14 Resourceful Ways to Repel Moths and Keep Your Clothes Smelling Fresh in Storage

Paige Bennett
Written by Paige Bennett
Updated July 25, 2022
A woman storing seasonal clothes in boxes
Photo: Halfpoint / Adobe Stock

Keep your stored clothes moth-free and smelling fresh

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It’s a little nerve-wracking to store away beloved clothes and hope all is well when you return. You certainly want to come back to fresh-smelling clothes that are free of any holes from moths munching on them, but may not know how to make that happen. 

These are the 14 best ways to ensure your favorite little black dress or cashmere sweater collection is in perfect condition when it's time to unpack.

1. Rid the Space of Moths

If you have tell-tale signs of a moth infestation, like holes in your best wool sweaters, you’ll have to get things under control by vacuuming and using insecticide so you don’t transfer the moths into storage—and your stored clothes. 

If you have an active infestation, it’s best to hire a professional exterminator in your area to effectively kill the moths and their larvae.

Aside from mothballs, which include a number of different chemicals to repel and kill moths, you can use pyrethrin insecticides to spray directly on clothing (only if the clothing cannot be laundered or dry cleaned).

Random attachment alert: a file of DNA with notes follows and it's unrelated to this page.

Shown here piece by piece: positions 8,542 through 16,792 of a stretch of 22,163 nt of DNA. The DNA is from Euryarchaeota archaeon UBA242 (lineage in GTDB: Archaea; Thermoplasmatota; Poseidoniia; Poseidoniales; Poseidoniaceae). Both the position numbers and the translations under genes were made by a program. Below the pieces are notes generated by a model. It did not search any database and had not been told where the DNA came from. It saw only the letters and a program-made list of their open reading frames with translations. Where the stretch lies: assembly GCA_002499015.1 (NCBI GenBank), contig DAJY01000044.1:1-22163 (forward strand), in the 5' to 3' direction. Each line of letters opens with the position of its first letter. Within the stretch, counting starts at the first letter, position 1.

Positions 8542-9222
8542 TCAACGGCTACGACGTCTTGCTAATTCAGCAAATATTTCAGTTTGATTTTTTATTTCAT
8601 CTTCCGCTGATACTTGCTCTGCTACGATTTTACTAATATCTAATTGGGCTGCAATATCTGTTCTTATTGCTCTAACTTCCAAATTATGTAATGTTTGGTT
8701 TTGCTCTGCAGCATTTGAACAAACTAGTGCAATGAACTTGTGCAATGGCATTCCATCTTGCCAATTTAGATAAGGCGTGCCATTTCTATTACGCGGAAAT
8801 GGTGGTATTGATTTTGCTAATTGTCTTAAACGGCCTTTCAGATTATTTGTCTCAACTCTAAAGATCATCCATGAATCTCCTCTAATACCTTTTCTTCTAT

Permethrin insecticides can be sprayed along the baseboards and carpets of the storage area to control moths. Insecticides can be toxic, so be sure to wear gloves, safety goggles, and a mask while you apply these chemicals to the storage area. You’ll also want to keep children and pets away from this area.

2. Wash Your Clothes Well

Clean your clothing with a good-quality detergent prior to packing. Smell transfers between clothing, so this step helps prevent stronger smells later when you pull the clothes out of storage. Plus, if you use your favorite detergent and fabric softener, you’ll add familiar scents to your wardrobe.

If you suspect a moth infestation in your storage area, you’ll need to wash your stored clothes in hot water, at least 120 degrees Fahrenheit for 20 to 30 minutes, to kill off any eggs or larvae. If things are really out of hand, contact a local emergency pest control company to help.  

For any clothes that cannot be washed, you’ll need to consider applying permethrin pesticides.

3. Add Moth Traps

You might not spot them when you’re putting away your winter sweaters, but there could even be just one or two moths in your storage area. A moth might also sneak past you while you’re sorting and organizing the space or find an entry point into a closet or storage bin.